President Obama’s decision to normalize U.S. diplomatic and economic relations with Cuba, which has been considerably strained since 1961, has started showing results.

Under Obama’s administration, new Cuban policy regulations have been approved by the Treasury and Commerce departments, which have helped the U.S. telecommunications industry to gain initial exemptions from the existing embargo to invest in Cuba.Yesterday, Sprint Corp.’s prepaid service division – Boost Mobile – launched an unlimited voice call and text message service plan to enhance connectivity between U.S. inhabitants and their friends and family in Cuba.Starting as low as $50 a month, the plan – “Cuba Monthly Connect” – will allow Sprint’s customers in Miami to connect calls to Cuba without a long-term subscription contract. With its latest service, Sprint is primarily targeting nearly 2 million Cuban-Americans who are mainly residing in Florida. To get into the details, the new plan will cost $50 per month against which the subscribers get lowest per minute rate of 33 cents for the first 15 minutes. Thereafter the standard rate of 99 cents per minute will apply. Subscriber will also enjoy unlimited texting to Cuba.Sprint will also donate $10,000 to Roots of Hope, a non-profit organization with a mission to empower the youth of Cuba. Last month, U.S.-based IDT Corp formed a venture with Cuba’s Empresa de Telecomunicaciones de Cuba SA to provide direct international long-distance service.This latest truce between U.S. and Cuba will allow U.S. telecom carriers to export telecom equipment and products to Cuba. The operators will also be able to establish the necessary infrastructure in Cuba to offer various telecom services including the Internet.The export of communications devices, related software, applications, hardware, and other items to upgrade the systems will enable Cuban citizens to communicate freely with the U.S. and the rest of the world.Cuba is predominantly a less developed country with a population of around 11 million. At present, only 5% of the inhabitants have free access to global Internet connection through government institutions, high-end hotels and the black market.Near about 23.2% people access the Internet under highly restrictive conditions. The government of Cuba strictly monitors global networks, keeps a check on phone connections of anti-government activists and also surveys private email accounts through the installation of software in offices.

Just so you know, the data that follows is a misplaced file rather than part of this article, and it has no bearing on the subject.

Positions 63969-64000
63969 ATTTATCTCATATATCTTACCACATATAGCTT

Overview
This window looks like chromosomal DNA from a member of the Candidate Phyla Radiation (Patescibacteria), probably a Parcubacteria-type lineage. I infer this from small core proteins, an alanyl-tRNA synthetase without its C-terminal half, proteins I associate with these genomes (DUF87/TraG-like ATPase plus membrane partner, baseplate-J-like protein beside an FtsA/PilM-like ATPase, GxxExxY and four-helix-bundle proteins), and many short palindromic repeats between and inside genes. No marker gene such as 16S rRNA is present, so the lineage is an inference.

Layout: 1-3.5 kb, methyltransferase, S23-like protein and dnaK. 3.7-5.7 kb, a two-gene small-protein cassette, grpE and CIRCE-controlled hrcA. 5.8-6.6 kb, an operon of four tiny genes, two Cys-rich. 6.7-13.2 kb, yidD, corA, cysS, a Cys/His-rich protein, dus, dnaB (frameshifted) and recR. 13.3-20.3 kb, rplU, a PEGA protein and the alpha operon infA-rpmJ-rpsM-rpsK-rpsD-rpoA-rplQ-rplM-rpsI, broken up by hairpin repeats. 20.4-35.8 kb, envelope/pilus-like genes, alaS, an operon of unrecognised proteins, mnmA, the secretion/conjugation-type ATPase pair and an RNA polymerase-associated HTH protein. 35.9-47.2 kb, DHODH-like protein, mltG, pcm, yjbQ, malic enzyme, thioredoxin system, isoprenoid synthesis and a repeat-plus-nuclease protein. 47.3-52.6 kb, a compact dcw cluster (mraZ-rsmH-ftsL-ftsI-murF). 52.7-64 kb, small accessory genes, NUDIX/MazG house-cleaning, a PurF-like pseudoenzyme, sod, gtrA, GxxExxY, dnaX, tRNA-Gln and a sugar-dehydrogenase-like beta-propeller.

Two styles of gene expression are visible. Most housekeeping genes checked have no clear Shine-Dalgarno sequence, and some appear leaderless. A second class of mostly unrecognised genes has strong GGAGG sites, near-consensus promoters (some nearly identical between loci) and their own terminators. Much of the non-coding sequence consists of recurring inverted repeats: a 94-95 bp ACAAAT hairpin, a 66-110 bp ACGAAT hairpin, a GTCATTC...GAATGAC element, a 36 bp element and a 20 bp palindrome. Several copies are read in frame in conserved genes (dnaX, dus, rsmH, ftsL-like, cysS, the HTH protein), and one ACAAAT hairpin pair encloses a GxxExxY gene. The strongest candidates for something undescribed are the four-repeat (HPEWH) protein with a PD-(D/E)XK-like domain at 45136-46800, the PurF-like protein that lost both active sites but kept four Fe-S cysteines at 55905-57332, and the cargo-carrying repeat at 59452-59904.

Such stringent measures have significantly escalated the price of telecom gadgets and services in Cuba. The price of an average personal computer is as high as $700 while an hour of Internet connectivity may cost 20% of the average minimum monthly salary of an individual in the country.Earlier, T-Mobile US Inc. had stated that it will always look forward to promote open telecommunications as U.S. policy evolves for Cuba or any other country. However, telecom behemoths Verizon Communications Inc. and AT&T Inc. are yet to comment on the matter.We believe that in the long-term, Cuba may become a boon for U.S. telecom operators. An opportunity to sell products to 11 million customers is something to reckon with. Further, with the Communist rule is quickly losing its control and wind of globalization is spreading across the world, Cuba may well become an emerging market in the future. Finally, Cuba’s geographical proximity with respect to the U.S. is a major positive in terms of cost of operations.